However, the deleterious effects of marijuana pale in comparison to the list of possible negative effects associated with prescription drugs. If you’ve ever watched an ad for a Big Pharma drug, you’ll notice the possible side effects scroll down the screen; the list is almost as long as the end credits in a big budget Hollywood movie.
In fact, research published by Cheat Sheet showed an extraordinary number of possible side effects associated with some of the most popular prescription drugs on the market. The resource makes for particularly horrifying reading; for instance Vasotec, which is prescribed for cardiovascular problems, can cause dangerously low blood pressure and liver dysfunction!
Meanwhile, Xanax – the famed anti-anxiety drug – is notoriously addictive and can result in death from overdose. In contrast, marijuana, also used for anxiety, has never caused an overdose in recorded history, and is far less addictive.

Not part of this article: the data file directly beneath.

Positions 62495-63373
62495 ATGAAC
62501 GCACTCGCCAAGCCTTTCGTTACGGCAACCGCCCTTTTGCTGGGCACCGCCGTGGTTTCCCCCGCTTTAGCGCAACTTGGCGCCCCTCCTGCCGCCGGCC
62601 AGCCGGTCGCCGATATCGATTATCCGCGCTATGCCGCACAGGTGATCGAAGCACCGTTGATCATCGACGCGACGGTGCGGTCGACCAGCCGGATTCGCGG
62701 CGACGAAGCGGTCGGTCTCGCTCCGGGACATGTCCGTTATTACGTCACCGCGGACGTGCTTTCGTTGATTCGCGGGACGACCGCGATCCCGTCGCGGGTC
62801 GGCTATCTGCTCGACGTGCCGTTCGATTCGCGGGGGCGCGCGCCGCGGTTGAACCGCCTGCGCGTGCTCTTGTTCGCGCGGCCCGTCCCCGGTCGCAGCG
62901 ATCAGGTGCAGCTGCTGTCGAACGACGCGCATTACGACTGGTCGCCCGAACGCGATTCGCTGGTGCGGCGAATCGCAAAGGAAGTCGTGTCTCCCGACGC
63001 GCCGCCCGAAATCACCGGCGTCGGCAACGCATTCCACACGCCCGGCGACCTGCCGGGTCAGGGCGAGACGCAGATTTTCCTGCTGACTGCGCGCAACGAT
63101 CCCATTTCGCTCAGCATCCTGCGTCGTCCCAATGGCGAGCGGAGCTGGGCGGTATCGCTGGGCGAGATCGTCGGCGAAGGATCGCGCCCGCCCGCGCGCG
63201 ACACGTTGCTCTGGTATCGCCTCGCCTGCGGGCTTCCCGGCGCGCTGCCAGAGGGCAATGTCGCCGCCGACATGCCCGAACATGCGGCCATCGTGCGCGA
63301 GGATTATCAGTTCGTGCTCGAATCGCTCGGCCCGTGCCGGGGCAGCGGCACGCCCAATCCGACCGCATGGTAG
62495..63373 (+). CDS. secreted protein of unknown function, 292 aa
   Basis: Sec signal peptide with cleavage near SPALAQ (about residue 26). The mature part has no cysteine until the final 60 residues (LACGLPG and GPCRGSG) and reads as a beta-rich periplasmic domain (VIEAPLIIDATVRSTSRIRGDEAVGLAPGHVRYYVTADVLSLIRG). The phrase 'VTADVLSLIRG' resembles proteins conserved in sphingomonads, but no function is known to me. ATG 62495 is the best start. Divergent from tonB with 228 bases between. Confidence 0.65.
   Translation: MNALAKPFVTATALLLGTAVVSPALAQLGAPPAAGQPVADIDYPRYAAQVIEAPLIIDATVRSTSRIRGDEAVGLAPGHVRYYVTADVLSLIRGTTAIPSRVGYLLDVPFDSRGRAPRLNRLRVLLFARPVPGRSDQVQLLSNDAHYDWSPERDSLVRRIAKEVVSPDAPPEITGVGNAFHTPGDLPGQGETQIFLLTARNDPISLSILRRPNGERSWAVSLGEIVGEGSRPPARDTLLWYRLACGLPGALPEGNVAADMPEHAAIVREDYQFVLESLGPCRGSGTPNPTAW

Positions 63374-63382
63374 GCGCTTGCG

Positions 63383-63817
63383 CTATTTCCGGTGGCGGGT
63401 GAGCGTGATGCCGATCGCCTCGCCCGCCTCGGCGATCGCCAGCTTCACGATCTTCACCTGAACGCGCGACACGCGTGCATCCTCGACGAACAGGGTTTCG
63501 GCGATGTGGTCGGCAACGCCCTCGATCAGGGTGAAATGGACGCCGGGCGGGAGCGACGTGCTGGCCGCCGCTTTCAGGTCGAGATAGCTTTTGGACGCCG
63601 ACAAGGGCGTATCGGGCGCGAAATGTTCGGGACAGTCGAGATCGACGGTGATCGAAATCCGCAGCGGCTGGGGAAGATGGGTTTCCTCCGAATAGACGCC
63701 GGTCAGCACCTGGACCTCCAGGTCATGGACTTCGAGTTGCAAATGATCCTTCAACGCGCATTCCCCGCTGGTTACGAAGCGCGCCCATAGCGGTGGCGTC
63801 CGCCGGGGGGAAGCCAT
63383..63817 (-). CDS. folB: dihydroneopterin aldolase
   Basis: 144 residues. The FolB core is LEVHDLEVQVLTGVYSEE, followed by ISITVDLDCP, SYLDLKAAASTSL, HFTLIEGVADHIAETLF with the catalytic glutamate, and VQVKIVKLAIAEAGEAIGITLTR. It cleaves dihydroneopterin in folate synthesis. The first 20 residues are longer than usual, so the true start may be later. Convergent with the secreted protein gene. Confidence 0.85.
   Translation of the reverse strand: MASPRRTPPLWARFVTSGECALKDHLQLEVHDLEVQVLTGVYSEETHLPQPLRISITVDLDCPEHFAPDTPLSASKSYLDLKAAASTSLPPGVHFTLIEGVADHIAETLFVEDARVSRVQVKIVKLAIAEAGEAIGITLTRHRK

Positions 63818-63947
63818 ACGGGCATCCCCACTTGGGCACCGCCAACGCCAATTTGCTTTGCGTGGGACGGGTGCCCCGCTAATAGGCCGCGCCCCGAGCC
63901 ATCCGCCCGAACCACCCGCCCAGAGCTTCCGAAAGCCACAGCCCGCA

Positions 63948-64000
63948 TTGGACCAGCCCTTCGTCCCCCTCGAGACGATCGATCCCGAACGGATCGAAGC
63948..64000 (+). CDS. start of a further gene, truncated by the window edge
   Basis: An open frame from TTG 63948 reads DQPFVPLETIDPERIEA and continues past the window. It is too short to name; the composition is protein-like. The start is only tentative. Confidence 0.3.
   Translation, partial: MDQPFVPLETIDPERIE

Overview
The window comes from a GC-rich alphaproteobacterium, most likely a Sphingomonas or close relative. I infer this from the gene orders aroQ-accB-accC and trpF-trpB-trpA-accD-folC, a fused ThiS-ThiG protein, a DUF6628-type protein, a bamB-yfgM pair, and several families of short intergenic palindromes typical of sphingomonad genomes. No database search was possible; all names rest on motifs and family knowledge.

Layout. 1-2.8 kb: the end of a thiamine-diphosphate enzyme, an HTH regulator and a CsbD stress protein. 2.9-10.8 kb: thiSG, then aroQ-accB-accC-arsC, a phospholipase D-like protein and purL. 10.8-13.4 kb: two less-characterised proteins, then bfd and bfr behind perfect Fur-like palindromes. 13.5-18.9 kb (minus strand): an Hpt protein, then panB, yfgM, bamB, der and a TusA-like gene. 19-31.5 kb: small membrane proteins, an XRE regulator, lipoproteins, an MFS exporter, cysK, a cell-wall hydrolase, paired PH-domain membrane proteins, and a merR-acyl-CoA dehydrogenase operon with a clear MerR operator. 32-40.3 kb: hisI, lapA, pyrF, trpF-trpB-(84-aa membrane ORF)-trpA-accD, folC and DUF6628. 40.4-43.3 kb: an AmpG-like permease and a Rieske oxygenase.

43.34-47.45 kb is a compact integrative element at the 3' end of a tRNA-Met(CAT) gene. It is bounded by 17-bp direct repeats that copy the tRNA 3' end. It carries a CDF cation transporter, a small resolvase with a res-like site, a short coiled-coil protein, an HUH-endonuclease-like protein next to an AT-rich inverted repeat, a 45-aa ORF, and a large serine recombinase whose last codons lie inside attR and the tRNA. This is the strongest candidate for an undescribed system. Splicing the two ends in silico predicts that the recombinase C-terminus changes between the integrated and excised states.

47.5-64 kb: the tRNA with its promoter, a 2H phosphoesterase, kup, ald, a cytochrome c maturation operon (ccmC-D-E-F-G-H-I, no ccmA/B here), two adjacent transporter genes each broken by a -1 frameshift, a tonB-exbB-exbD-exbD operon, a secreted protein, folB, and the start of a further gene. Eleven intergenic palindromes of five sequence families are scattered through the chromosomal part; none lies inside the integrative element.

Final Thoughts: Marijuana vs. Prescription Drugs
In the end, research is clearly illustrating the dangers of prescription medication while simultaneously extolling the virtues of medical marijuana. As weed is still federally illegal, scientists face a major barrier when trying to conduct further research, but as the public grows to realize the benefits of weed and the dangers of Big Pharma’s drugs, we hope that common sense will prevail.
There are hundreds of people dying from opioid overdoses on a weekly basis, while no one perishes due to marijuana. While opioids treat the symptom, they do nothing to combat the disease. Not only is weed nowhere near as addictive as prescription drugs like Xanax and Fentanyl, but it is also actually used to wean people off opioids! Cannabis advocates now have science on their side, so let’s see if knowledge truly does provide us with power.